Written Assignment Requirements: 12 pt. Times New Roman Double Space

Written Assignment Requirements:

  1. 12 pt. Times New Roman
  2. Double Space
  3. All margins must be one inch each

Instructions: Read the case study below. In two pages summary [essay style], make recommendations to resolve the issue. Pay close attention to mission, strategy, and the differences in the value of marketing among the physicians. 

An important part of your answer is to identify the issues/actions in the case which may be problematic. The following questions may help you to do this:

What actions were taken in the case?

Were these actions the most appropriate and why?

Were there any consequences of the action taken?

Was anything omitted or not considered?

Were actions/procedures in line with existing codes of practice, policy or theories?

Do you see any challenges?

What kind of marketing strategy is the best fit (niche/mass marketing) ? Why? 

Case studies are exercises to help you apply the concepts from your reading.  Don’t skip your chapter reading!

The Strategic Challenge

The Johnson City Medical Group began in 1932 as a solo specialty, two-person cardiology practice by Timothy and Robert Johnson, two brothers who were born in Johnson City. Over the years, the practice had grown to be one of the largest group practices in the region. Exhibit 1 shows a brief history of the practice.

Exhibit 1

History of Johnson City Medical Group

1932 Founding of the Group

1938 Group adds first partner

1948 Group expands into second city

1956 Group grows to fifteen cardiologists and adds a professional administrator

1965 Group has six satellite offices and 40 staff

1977 Group adds two cardiovascular surgeons and associated support staff

In 2012, the group had grown to over 45 partners and was one of the largest in their specialty of cardiology and cardiovascular surgery. Their mission statement, which the group had developed, was to be “premier heart services for the tri-state region.” Over the past 5 years, however, the group had begun to see referrals shift or be constrained with the increasing growth of multi-specialty practices in their secondary and tertiary services areas. These larger groups had begun to not refer to Johnson City, but rather have kept their cardiology and cardiovascular surgery referrals in-house. The challenge to the group was a long-term issue as the partners entered their annual strategic planning retreat.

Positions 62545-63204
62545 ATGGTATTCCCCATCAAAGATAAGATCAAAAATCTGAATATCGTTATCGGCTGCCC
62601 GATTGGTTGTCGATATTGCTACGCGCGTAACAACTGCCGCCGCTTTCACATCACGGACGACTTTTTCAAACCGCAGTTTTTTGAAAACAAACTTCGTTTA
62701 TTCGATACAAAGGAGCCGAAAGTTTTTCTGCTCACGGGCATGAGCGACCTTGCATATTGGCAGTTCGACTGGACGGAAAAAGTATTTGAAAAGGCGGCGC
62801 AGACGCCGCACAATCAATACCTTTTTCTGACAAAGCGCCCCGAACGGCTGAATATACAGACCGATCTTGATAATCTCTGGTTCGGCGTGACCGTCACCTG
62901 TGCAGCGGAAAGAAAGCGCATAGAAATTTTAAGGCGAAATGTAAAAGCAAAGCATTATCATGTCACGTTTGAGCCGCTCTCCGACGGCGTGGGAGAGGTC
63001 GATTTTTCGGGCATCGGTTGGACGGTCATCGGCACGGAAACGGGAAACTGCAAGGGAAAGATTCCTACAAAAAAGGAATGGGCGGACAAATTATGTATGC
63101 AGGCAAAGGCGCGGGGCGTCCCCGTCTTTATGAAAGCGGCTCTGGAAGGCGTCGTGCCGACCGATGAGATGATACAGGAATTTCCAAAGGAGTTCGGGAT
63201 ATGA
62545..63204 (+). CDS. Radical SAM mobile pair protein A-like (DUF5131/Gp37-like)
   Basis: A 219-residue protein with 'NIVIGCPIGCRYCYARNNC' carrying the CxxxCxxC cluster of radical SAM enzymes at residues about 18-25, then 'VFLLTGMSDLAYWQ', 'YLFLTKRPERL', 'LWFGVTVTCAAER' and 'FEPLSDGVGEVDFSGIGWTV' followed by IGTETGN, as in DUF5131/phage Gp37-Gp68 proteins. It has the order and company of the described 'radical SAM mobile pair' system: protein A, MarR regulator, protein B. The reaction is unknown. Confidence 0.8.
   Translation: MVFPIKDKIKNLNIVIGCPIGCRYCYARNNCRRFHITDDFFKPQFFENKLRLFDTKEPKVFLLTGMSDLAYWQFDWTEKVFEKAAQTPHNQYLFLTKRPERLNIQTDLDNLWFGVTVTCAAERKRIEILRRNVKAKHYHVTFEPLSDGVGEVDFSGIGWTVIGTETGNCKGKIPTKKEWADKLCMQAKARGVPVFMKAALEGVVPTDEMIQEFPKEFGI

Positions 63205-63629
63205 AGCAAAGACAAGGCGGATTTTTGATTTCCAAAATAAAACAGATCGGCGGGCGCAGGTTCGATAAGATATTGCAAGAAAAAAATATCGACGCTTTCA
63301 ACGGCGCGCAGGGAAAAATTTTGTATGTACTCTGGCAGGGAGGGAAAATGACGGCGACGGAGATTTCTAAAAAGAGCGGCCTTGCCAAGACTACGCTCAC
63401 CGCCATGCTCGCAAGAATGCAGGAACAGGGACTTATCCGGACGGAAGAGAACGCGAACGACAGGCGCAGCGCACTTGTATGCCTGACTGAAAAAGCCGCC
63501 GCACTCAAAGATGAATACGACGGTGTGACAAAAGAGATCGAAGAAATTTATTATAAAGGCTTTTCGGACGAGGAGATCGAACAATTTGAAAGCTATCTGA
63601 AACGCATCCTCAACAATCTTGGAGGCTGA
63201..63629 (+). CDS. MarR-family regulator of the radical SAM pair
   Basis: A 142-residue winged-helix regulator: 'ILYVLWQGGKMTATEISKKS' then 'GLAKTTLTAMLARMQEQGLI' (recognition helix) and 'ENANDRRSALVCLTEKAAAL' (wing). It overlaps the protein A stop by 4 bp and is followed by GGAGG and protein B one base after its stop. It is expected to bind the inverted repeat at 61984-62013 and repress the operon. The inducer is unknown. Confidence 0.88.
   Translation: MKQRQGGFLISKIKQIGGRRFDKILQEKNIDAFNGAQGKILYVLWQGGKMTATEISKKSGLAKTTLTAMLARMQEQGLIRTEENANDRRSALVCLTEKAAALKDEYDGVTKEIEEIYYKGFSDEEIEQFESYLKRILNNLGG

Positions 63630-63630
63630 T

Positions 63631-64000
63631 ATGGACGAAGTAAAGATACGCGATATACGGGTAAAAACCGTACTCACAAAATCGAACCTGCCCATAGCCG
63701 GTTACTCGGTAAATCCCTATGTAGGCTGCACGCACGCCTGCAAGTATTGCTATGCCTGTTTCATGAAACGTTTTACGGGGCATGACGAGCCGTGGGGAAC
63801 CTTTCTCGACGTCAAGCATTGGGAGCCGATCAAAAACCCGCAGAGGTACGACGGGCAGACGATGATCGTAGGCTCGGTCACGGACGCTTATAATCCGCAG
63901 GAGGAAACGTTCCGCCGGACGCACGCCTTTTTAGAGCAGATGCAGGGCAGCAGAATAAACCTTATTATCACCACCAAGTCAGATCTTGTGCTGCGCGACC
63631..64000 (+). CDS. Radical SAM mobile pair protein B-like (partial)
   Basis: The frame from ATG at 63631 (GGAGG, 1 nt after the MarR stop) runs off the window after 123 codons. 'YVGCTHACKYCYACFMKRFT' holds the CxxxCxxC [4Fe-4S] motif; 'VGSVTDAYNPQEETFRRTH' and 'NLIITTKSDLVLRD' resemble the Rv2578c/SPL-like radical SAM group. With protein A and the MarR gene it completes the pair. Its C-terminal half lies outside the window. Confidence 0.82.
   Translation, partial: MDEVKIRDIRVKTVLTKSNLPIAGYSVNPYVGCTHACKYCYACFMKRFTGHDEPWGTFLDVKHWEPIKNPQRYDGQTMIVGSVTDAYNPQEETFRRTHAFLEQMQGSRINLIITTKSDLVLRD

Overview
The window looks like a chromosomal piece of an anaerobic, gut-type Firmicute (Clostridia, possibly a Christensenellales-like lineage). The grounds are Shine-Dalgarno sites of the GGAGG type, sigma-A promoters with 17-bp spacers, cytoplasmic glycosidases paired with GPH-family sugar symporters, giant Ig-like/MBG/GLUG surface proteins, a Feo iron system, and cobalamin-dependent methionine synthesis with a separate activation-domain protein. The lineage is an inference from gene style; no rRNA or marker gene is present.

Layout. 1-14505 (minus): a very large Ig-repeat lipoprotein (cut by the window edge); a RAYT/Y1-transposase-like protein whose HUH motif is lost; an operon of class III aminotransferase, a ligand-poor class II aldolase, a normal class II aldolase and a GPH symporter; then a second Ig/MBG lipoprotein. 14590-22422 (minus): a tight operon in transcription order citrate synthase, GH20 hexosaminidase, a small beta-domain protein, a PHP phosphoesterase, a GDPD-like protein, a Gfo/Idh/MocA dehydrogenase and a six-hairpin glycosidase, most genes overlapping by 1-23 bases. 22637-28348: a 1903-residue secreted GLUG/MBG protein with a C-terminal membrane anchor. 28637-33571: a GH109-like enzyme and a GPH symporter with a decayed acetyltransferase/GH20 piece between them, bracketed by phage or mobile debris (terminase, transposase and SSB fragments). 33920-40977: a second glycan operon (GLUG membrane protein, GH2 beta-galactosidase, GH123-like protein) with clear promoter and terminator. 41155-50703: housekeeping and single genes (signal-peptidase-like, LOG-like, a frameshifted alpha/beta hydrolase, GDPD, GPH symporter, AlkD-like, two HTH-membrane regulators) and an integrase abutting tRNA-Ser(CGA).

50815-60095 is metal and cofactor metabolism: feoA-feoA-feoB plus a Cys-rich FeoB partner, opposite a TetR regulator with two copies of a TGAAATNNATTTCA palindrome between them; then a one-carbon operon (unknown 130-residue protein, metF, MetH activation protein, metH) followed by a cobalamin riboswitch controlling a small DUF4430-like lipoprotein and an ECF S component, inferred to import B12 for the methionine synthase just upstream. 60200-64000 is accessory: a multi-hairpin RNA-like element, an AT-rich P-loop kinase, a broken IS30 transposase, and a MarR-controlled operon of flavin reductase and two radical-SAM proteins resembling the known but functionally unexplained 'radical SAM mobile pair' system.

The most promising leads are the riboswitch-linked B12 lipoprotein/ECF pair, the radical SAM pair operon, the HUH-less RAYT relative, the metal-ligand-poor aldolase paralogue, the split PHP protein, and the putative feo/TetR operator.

Donna Harris was the senior administrator of the medical group. A well-respected person, Donna had worked for these physicians and had helped them grow significantly for the past 15 years. She was seen not only as a strong individual operationally and fiscally, but as having good strategic sense. Two years ago, Donna had hired a Director of Marketing. Some partners in the group were not enamored with this hire, believing it was unnecessary. As the meeting got underway, Donna reviewed the group’s financials. The end-of-the-year partnership distribution was 1 percent less than the preceding fiscal year because of a decline in referrals and a slight change in reimbursement in Medicare. “We need to address the referral issue,” Donna said, “reimbursement changes are less in our control. I have asked Michael, our marketing person, to discuss strategic options for you to consider.”

Michael had been with the group for 2 years. Until this point in time he had primarily been calling on physician offices with the goal of trying to build referrals. He was aware of the fact that some of the physicians in the group questioned the value of his role and the function of marketing. “The drop in referrals is disconcerting,” said Michael. “The trend suggests that the formation of multi-specialty practices on the fringes is eating into our referral business and may only continue. We need to dramatically change our strategy.

“I disagree,” said Dr. Vinod, a cardiovascular surgeon who had been trained at Mayo and was well respected in the group; it possibly just speaks to your ineffectiveness. We are good at what we do, and there is no reason to change anything. We have been and always should be the premier group for heart care.”

“Should we and can we?” said Dr. Carrolton. She was a young cardiologist that had recently received partnership level. She also had received her MBA from a well-known business school. “Will staying the same course change the market trends?”

 

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